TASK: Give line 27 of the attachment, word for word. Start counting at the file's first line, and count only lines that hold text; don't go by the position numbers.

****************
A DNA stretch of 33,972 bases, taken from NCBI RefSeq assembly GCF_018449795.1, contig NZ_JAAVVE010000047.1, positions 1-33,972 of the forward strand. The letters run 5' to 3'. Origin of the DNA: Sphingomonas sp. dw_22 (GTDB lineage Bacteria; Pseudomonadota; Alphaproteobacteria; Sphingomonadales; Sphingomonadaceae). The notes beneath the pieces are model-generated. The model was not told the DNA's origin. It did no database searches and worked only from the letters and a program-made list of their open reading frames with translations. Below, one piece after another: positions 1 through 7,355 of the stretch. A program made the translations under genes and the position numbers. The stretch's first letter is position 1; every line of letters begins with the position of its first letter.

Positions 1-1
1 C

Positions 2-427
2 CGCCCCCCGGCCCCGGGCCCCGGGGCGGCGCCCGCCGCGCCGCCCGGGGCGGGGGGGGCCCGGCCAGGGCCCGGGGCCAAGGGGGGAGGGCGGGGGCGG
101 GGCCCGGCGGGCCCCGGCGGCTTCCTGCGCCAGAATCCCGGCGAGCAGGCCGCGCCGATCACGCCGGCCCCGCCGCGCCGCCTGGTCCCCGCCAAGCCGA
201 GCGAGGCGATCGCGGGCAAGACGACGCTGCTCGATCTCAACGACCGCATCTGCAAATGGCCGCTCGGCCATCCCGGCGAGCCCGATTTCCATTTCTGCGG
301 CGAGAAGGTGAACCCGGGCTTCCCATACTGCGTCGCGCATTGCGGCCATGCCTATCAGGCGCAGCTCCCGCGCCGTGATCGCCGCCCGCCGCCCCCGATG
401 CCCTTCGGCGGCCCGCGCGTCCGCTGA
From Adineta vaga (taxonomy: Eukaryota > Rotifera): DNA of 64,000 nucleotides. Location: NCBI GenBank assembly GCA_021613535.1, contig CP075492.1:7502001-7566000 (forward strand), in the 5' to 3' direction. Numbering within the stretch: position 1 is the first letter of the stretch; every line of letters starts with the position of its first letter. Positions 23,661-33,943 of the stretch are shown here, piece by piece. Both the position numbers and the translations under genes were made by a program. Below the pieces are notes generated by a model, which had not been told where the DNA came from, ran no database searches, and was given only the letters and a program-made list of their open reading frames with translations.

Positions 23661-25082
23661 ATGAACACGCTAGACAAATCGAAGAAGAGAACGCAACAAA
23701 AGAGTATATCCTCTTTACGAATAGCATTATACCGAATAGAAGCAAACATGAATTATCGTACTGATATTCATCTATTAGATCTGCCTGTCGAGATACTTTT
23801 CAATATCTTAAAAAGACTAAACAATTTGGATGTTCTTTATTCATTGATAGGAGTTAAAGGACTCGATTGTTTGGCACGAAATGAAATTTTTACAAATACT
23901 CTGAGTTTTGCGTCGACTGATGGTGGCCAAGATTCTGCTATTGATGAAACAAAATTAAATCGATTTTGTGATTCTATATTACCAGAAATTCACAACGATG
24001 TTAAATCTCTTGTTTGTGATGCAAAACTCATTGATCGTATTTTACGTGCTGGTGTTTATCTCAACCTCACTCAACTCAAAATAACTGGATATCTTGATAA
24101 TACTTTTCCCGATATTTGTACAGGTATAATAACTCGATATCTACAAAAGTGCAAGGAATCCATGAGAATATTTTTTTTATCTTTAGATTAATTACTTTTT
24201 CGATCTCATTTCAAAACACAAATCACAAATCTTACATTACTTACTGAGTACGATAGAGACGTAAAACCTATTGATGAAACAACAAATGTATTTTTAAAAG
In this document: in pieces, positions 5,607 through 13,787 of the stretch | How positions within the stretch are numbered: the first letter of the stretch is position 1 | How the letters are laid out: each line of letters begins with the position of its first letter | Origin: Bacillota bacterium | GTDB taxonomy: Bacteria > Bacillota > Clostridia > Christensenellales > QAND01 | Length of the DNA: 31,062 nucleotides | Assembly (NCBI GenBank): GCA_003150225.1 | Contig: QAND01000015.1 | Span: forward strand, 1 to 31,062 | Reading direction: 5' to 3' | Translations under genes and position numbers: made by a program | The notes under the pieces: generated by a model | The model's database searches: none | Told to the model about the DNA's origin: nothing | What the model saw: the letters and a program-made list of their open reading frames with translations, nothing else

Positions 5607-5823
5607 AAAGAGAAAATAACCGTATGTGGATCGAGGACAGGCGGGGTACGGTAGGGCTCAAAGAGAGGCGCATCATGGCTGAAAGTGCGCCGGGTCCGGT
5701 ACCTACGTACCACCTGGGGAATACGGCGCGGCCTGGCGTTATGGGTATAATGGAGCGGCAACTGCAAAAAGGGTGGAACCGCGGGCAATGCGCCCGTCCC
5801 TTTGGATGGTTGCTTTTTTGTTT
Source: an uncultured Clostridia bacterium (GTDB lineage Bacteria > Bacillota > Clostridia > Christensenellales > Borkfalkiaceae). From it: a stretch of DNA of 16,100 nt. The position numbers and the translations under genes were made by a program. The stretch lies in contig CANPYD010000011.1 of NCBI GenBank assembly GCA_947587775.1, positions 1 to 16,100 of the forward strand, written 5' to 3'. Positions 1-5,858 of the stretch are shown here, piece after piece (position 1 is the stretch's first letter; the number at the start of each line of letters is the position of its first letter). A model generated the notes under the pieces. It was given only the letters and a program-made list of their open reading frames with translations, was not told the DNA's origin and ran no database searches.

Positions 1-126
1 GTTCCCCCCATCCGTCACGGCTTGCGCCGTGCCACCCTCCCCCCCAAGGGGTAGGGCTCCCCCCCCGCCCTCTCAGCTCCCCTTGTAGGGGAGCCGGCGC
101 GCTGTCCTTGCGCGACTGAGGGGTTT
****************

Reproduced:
101 GCTGTCCTTGCGCGACTGAGGGGTTT